In an extended analysis of Sidney's characterization of the two shepherds, Gary L. Litt, writing in Studies in the Literary Imagination, begins his exploration with the bold statement that "Ye Goatherd Gods" is "a masterful demonstration of formal and verbal artifice." As have so many scholars and students of poetry, Litt acknowledges the achievement of the poem's form, genre, tone, and rhetoric:

Sidney not only masters an unnatural and difficult form, but also presents a mini-drama in which there is subtle differentiation of Klaius and Strephon, a definite pattern of emotional and psychological movement, and an attempt to examine several Renaissance rhetorical and philosophical stances through the characters, styles, and thoughts of the shepherds.

In an 1886 issue of Littell's Living Age, the famous critic Edmund Gosse expresses being divided on Sidney's work. He does write glowingly about Arcadia, describing it as "deserving more patient attention than has yet been given to it." He also writes, "That famous pastoral is, in a certain sense, one of the most interesting books that ever were published; in the eyes of the literary historian it is a belvidere from which he looks up and down the whole range of English literature."

Assessing Sidney's writing as a whole, however, Gosse finds it somewhat overvalued. He explains, "The positive merit of the bulk of his writings is almost pathetically inadequate to any excess of praise." So, in Gosse's opinion, Arcadia is exceptionally strong amid Sidney's other work. Another criticism is offered by William Ernest Henley, who does not find Arcadia to be impressive at all. In Views and Reviews: Essays in Appreciation, he remarks, "In that ‘cold pastoral’ he is trying to give breath and substance to as thin and frigid a fashion as has ever afflicted literature."


Jennifer Bussey

Bussey is an independent writer specializing in literature. In the following essay, she explores Sir Philip Sidney's use of sense imagery to heighten emotion in "Ye Goatherd Gods."

Sir Philip Sidney's "Ye Goatherd Gods" is a pastoral poem written impressively as a double sestina. Sidney wrote the poem as part of The Countess of Pembroke's Arcadia (a long work that includes prose, poetry, and other forms, often shortened to Arcadia), all for the entertainment of his younger sister, with whom he was staying at the time. "Ye Goatherd Gods" is, from a content point of view, fairly straightforward. Two shepherds, Strephon and Klaius, are suffering from heartbreak in being absent from Urania, whom they both love desperately. From a characterization and emotional standpoint, the poem does not stray far from this basic theme of longing.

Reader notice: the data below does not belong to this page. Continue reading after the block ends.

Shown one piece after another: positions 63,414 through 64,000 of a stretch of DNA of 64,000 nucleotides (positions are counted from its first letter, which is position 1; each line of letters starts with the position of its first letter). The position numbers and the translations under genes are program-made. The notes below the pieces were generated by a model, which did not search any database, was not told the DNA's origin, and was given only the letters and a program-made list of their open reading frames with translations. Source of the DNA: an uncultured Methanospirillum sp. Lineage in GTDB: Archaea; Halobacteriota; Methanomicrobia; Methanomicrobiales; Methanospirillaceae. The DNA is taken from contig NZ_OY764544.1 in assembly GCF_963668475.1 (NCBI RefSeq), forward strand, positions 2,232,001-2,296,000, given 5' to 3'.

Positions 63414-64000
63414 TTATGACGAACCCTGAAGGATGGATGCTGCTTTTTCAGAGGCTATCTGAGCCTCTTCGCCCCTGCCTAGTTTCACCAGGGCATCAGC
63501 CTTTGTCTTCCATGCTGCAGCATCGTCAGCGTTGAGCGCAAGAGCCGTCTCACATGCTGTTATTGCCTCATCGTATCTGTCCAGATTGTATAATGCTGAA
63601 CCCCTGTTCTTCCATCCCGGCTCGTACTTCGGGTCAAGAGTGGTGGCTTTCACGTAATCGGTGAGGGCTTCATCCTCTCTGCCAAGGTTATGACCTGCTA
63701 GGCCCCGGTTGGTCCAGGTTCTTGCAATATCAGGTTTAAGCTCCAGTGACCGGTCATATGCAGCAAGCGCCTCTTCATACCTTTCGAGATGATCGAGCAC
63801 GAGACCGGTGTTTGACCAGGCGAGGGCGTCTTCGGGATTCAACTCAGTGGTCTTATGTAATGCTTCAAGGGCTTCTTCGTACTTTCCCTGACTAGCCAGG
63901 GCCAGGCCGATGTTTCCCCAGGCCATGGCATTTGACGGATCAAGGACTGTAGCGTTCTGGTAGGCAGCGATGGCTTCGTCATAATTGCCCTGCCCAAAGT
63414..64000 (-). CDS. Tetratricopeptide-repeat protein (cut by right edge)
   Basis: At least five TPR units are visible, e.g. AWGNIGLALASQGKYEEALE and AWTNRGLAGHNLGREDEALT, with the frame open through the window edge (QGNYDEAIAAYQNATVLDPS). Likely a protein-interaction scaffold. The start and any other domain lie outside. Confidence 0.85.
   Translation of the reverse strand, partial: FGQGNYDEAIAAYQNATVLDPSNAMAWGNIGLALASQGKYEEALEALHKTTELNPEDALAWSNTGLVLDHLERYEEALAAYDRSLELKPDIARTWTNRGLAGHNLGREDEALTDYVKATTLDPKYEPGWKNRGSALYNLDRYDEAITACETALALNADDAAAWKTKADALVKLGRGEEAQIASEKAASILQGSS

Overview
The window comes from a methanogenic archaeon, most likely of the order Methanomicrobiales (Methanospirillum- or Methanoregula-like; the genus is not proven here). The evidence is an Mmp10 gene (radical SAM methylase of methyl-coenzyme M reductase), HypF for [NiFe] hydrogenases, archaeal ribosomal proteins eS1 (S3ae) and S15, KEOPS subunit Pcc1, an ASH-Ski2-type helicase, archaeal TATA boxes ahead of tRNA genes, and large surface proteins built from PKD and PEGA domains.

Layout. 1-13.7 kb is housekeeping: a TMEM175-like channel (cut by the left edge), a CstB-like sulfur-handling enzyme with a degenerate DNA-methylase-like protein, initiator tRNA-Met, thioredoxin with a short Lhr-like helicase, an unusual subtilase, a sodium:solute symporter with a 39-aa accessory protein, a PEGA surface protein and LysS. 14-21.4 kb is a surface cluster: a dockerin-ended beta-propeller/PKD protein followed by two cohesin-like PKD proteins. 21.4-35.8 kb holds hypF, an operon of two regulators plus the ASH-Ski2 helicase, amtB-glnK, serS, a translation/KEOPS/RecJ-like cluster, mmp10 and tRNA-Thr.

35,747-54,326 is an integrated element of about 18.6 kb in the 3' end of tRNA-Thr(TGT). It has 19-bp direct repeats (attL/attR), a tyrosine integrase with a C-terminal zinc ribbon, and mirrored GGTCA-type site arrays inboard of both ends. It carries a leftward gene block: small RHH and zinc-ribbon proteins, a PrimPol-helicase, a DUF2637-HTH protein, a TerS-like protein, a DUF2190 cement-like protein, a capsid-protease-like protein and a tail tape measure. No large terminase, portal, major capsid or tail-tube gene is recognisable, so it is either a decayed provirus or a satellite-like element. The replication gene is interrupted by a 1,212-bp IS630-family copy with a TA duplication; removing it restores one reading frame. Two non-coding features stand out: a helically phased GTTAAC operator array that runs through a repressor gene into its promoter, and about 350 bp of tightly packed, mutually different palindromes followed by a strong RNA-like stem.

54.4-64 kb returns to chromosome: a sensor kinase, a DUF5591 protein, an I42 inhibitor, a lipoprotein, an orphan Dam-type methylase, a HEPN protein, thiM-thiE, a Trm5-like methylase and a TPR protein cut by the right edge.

There are other elements of the poem, however, by which Sidney adds complexity. The form of the poem, to be sure, is very sophisticated and complicated, yet the poem itself does not suffer from the constraints of the form. There are subtle differences in the characterizations of the two shepherds, and a very careful reader will appreciate Sidney's added complexity here, too. Furthermore, within the vivid, highly emotional imagery used by the shepherds to describe their woe, Sidney adds a dimension to their expression in the way he uses sense imagery. As one-dimensional as Strephon and Klaius themselves may be emotionally, the sense imagery they invoke is multidimensional. Through sound, sight, smell, and touch, Sidney brings his rustic setting to life, allowing the reader to imagine how that setting looks and feels to the shepherds.

The first sense Sidney calls into play is hearing. In the first stanza, Strephon pleads with the gods, nymphs, and satyrs to lend him their ears for his plaintive song of woe. Even before that, he makes subtle reference to sound when he characterizes the forests as silent. This plea prepares the reader for what will be numerous references to sound, and specifically to music, throughout the poem. This poem is an eclogue, a form of pastoral featuring two shepherds in dialogue or in a singing match. Strephon's mention of a song followed by the shift to a second speaker reinforces the poem's participation in the rich pastoral tradition that inspired Sidney here.